Thursday, December 16, 1999
Doubted Gestapo Chief Died
By Jonathan D Salant
Associated Press Writer
(AP) - Within a year after
World War II ended, U.S. Army intelligence agents
doubted reports that Gestapo chief Heinrich
Müller had committed suicide, according to
documents released Wednesday.
the head of the German secret police, has never
been found, and remains one of just two big-name
Nazi war crimes suspects still being sought.
The documents released by the National Archives
include reports putting Müller in a variety of
countries in the decades following the war,
including Argentina, Czechoslovakia and Cuba.
"Müller has never been apprehended and no
one knows his whereabouts," said Rabbi Marvin
Hier, dean and founder of the Simon
Wiesenthal Center, a Los Angeles-based center
for Holocaust remembrance.
"Müller today is probably dead but nobody
knows what happened. These documents indicate that
it was the opinion of some elements of U.S.
intelligence that he survived. History deserves a
full accounting of what happened to him."
The Gestapo used terror, murder and mass arrests
to enforce loyalty to the Nazi government and also
ran the concentration camps where six million Jews
In 1946, Army intelligence reported that "no
confirmation" of Müller's death could be
found, despite rumors that he had killed himself,
his wife and three children, according to the
That same year, the Army received rumors that
Müller had fled Berlin, possibly through the
same secret tunnel as Adolf
Eichmann, who oversaw the deportation and
murder of Jews and promoted the use of gas chambers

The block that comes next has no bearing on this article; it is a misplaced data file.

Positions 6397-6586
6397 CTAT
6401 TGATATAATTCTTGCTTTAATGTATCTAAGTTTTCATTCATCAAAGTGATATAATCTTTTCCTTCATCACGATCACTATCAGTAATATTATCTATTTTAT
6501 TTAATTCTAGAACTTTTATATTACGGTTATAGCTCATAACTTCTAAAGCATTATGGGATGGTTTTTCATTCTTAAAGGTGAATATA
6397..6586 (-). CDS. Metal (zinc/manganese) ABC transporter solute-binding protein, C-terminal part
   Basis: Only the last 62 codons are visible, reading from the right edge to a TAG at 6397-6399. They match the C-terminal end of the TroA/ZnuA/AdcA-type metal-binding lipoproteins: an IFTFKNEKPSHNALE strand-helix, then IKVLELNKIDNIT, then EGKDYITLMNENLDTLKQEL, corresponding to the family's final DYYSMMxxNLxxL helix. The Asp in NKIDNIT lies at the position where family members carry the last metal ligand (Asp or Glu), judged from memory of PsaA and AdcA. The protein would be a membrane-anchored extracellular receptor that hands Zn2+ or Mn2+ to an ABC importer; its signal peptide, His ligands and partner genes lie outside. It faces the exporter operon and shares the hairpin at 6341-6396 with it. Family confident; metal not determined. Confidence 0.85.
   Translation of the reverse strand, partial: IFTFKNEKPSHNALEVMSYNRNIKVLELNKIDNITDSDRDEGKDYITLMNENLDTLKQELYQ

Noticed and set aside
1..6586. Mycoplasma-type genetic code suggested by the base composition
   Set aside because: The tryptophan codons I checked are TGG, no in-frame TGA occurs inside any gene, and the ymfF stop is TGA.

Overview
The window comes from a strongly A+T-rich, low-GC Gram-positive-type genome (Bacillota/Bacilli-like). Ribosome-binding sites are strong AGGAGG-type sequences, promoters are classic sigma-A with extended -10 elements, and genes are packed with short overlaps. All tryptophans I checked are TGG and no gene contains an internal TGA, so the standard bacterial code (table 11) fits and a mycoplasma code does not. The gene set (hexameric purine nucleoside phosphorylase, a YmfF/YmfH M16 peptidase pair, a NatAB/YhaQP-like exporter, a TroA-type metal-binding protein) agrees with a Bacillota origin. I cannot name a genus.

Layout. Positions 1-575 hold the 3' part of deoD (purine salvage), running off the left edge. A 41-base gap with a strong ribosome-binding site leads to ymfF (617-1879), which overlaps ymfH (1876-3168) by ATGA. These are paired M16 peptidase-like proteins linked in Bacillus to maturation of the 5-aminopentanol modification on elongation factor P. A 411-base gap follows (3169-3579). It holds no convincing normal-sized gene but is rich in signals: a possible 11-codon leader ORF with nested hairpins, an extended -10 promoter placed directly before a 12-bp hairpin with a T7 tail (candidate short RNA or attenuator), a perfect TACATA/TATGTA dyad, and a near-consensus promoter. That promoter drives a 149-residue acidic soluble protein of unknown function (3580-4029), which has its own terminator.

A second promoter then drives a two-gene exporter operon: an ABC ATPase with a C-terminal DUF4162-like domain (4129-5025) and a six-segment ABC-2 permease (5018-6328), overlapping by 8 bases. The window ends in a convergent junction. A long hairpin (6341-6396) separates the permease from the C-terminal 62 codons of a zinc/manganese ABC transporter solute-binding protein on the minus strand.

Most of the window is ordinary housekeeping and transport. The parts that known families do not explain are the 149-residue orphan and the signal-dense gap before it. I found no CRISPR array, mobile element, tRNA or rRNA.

in the concentration camps. Eichmann was kidnapped
in Argentina in 1960 by Israeli agents and brought
to Israel, where he was hanged.
In July 1960, one Army intelligence report
concluded: "It is more likely that at the end of
the war, Müller fled and now lives either
inside or outside Germany under a false name." A
year later, his former mistress told agents that it
was possible he survived the fall of Nazi
Between 1946 and 1963, various reports had
Müller working for security forces in Soviet
Union, Czechoslovakia or Argentina, according to
the files from the U.S. Army Intelligence Command
at Fort Meade, Md.
In March 1951, for example, intelligence agents
reported that "convincing facts" put Müller in
Czechoslovakia, where he was directing intelligence
activities for the Soviet Union against the United
States in Germany.
A month earlier, another report had him training
and organizing the security police in communist
An informant reported in April 1955 that
Müller was directing or helping intelligence
efforts in the Soviet bloc. In 1961, two separate
reports said he was continuing to work for Russian
intelligence or security.
And a November 1963 report had him in Cuba,
where he may have fled after the overthrow of
Argentinean dictator Juan Peron. According
to this report, Müller went to Argentina after
1945 and helped train the federal police force.
Argentinean researchers reported last year on
documents they said proved Peron encouraged fleeing
Nazi war criminals to seek asylum in his country.
The papers did not provide a list of who actually
The theory that Müller fled to Argentina
after World War II was buttressed in July 1995 when
former Czechoslovak communist leader Rudolf
Barak claimed his agents kidnapped him from
Argentina in 1956 and turned him over to the KGB.
The KGB claimed other Germans later killed
Müller in a Russian prison.
The other top Nazi whose whereabouts are still
unknown is Alois Brunner, commandant at the
Drancy transit camp in France, where Jews were
interned before being sent to the Auschwitz death
Brunner, in his late 80s, is believed to be in
Syria, which the government repeatedly has denied.
His daughter has said that Brunner is dead.
Israel and the United States should demand a
full accounting of Brunner's whereabouts from Syria
during the current peace talks, Hier said.
"Part of making peace with your neighbors will
be coming to terms with the fact that it is
unacceptable to grant safe haven to one of the
architects of the Final Solution," Hier
said.© Copyright 1999